Monday, October 17, 2011

Sacred Craft Recap

Talk about magic boards!  I spent the weekend before last in Del Mar at Sacred Craft.  For those of you who live under a rock, Sacred Craft is the largest consumer surfboard expo in the galaxy.  This gathering of surfers, shapers and the people who love them has a simple mission: “to unite passionate surfers with the surfboard industry.”  And it is truly a gathering: old cruisers, young rippers, hipsters who I’m not sure even surf (does surf wax work on a handlebar moustache?), groms, legends, and posers.  Oh yeah, and world class shapers.  This event celebrated the work of Carl Ekstrom, a Windansea local and patron saint of the asymmetrical design, a shape that has to be seen to be seen (and I suspect surfed) to be truly appreciated.  Surfboard design has been tampered with since day one but Carl’s revolutionary design changed the way we perceive a surfboard and what that board is capable of doing.  We’re not talking subtle design tinkering here.  We’re talking extremes.  Think Meyerhoffer (see here for more).  Am I suggesting Meyerhoffer is our generation’s Carl Ekstrom?  I don’t know, you be the judge. 

Regardless, there were lots of great shapers in the house and six were hand-picked by Ekstrom to shape a board based on his unique design concept.  I had the pleasure of watching a few of them, namely, George Gall, Matt Biolos, and Tim Bessell.  A treat to say the least.  Each has a unique style and approach in the shaping room but they’re all fine craftsmen and their interpretations of Carl’s asymmetrical design were beautiful.  Congrats to Wayne Rich for his winning design.  Make no mistake, there were hundreds of finished boards at Sacred Craft too.  Boards of all brands, shapes, sizes, designs, materials and historical significance.  Some truly impressive boards were auctioned off on Saturday night and raised over $36,000 for charity.  The theme, “The Art of Shaping: LA County,” highlighted classic designs by 24 legendary shapers from, you guessed it, LA County (pay no attention to the fact that LA County shapers were being celebrated in San Diego; San Diego shapers will likely get their due at a Sacred Craft in Santa Barbara or Santa Monica or somewhere else).  
Jeff Ho's "P.O.P." Zephyr

Auction highlights included a Jeff Ho shaped Zephyr, a replica of the board he surfed in the award winning (and extremely cool) documentary DogTown and Z-Boys.  A bidding war between two well known collectors resulted in the board fetching $7K, the auction's largest catch.  That said, it was a bittersweet moment.  While the money would go to charitable health organizations, ironically Jeff himself is in poor health and his wife is fighting cancer.  As luck would have it, Jeff received $2k from Billabong for having shaped the board that received the highest bid and while that’s not much in the larger scheme of medical costs, every bit helps.  On that note, I wish Jeff and his wife all the best.  Other gorgeous boards of note were a Rick Surfboards UFO (shaped by Rick Stoner’s son Jeff), a Weber Performer, the most popular board of all time by units sold, (shaped by Dewey’s son Shea), an all black big wave gun by Tyler Hatzikian, a red tinted balsa noserider by Bing, a hand shaped log by Hap Jacobs, an intricate weaving stringer design by Greg Noll (shaped by son Jed) and a 3-stringer 10’ classic noserider by Lance Carson.  These are just a few; it was eye candy all around.  Fernando Aguerre, the charismatic and deep pocketed co-founder of Reef sandals, brought a lot of these home.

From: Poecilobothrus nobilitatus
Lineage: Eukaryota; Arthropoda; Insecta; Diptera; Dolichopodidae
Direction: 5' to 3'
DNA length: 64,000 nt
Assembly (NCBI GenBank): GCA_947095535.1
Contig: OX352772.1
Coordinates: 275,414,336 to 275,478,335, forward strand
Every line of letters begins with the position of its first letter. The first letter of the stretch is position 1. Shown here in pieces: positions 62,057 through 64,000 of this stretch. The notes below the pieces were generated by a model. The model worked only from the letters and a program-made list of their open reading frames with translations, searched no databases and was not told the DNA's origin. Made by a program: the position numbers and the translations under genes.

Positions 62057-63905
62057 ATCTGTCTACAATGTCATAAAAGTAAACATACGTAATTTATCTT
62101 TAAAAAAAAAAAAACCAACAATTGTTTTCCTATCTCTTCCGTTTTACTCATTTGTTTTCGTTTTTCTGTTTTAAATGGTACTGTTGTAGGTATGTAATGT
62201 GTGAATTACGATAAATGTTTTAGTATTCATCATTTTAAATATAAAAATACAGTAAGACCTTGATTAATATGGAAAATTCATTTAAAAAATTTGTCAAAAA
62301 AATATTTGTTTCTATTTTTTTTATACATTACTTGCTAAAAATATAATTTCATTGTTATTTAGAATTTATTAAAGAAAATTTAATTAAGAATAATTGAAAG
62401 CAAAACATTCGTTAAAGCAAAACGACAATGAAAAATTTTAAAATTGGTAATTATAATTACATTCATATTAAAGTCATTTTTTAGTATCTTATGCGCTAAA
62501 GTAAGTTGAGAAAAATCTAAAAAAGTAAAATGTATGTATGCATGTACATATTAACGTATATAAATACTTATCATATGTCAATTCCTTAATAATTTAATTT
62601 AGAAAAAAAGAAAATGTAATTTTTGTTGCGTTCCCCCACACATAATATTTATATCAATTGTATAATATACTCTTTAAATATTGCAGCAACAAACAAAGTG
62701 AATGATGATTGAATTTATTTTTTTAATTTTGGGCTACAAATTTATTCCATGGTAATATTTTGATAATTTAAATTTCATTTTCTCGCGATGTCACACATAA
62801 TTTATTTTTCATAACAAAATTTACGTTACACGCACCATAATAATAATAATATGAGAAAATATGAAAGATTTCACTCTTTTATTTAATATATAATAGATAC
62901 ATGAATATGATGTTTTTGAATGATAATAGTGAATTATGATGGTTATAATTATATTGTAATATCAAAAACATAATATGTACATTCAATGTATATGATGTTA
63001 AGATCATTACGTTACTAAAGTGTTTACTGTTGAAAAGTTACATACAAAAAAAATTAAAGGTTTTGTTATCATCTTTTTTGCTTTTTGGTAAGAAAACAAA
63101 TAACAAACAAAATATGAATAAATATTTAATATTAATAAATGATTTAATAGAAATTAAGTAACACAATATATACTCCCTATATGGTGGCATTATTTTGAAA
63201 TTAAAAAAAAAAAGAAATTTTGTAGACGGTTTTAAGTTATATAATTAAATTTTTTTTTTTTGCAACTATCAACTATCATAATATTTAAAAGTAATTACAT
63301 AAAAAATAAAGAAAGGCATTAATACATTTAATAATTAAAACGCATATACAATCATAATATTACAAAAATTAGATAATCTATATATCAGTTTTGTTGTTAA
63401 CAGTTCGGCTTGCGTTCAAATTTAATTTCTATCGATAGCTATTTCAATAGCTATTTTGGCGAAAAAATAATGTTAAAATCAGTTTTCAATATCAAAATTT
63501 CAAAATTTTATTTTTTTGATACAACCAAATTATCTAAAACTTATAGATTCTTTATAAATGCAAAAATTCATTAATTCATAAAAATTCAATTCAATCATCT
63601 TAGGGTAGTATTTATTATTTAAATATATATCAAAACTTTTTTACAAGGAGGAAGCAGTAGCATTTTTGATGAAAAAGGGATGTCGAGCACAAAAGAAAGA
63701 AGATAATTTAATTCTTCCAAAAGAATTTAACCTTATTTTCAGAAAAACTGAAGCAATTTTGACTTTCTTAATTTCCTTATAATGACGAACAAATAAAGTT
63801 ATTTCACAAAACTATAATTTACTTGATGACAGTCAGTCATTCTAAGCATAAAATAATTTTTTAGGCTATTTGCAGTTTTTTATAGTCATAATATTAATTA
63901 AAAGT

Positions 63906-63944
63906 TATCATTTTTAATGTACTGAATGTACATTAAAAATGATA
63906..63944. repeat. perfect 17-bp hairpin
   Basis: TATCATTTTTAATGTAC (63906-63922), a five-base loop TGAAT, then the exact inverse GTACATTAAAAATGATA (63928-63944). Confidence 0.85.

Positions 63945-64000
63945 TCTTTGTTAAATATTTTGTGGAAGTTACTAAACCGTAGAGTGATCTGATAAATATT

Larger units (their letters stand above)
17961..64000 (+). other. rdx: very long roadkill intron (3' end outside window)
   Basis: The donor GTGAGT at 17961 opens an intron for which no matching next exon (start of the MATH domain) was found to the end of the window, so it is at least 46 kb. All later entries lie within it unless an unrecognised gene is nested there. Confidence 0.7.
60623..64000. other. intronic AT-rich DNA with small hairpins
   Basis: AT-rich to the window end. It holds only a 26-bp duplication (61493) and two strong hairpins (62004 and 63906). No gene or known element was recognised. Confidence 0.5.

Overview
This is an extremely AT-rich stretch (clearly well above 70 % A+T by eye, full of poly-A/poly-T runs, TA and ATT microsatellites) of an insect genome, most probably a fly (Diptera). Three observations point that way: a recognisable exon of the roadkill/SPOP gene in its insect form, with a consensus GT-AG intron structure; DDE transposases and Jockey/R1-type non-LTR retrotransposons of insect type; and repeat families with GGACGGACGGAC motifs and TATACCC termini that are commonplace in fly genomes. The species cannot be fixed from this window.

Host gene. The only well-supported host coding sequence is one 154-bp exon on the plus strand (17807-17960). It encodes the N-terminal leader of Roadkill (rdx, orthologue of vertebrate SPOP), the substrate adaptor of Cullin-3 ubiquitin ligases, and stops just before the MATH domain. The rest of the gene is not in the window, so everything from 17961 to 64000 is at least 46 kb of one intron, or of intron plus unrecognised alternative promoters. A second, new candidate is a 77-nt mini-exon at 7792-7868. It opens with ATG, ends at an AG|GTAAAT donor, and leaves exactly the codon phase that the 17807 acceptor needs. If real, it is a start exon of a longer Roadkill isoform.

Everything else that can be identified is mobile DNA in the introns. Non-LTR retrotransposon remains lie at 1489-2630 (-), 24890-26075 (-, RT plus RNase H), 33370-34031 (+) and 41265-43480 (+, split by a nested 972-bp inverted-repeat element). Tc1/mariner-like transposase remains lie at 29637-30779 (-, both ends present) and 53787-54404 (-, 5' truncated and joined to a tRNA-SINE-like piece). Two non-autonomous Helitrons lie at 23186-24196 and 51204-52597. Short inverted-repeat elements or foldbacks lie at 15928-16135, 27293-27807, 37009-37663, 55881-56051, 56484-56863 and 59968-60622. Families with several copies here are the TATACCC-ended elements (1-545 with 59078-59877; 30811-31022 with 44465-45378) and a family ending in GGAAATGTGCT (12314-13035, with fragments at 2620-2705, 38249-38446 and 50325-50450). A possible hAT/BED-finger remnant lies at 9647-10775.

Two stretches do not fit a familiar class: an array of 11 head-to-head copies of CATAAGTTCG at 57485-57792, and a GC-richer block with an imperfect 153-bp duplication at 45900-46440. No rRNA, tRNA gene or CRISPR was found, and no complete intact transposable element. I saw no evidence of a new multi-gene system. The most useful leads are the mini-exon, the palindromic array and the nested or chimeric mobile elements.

Royce Cansler holding the red tinted balsa Bing noserider
Despite having raised over $36,000 for these 24 special boards, many of them sold for a song, some of them for less than the cost of materials.  Case in point: I spoke to the guy who acquired the transparent red balsa Bing noserider after the auction.  When I asked if he was going to hang it or surf it, he said he’d probably hang it as he didn’t surf longboards.  Why did he buy the board then I asked.  Quite simply, he recognized a helluva deal when he saw one.  His wife had bought him an 8’ balsa gun for his 50th birthday for over $3k and when the Bing stalled at around $2k, he knew he had the opportunity to grab a beautiful, one-of-a-kind board.  The same could be said for a Joe Bark gun, Mike Stavros chambered quad or Pat Ryan Kingfish.  Nevertheless, it was a great event for a great cause -- massive kudos to Royce Cansler at Billabong -- and overall, Sacred Craft was a metric ton of fun.  I can’t wait until the next expo.  If you’ve ever considered going, go!  It’s only $10 to get in and comes with a free one-year subscription to Surfer magazine.  Until next time, may your waves be head high and glassy.
Lance Carson
Tyler Hatzikian
Bing Copeland
Renny Yater
Shea Weber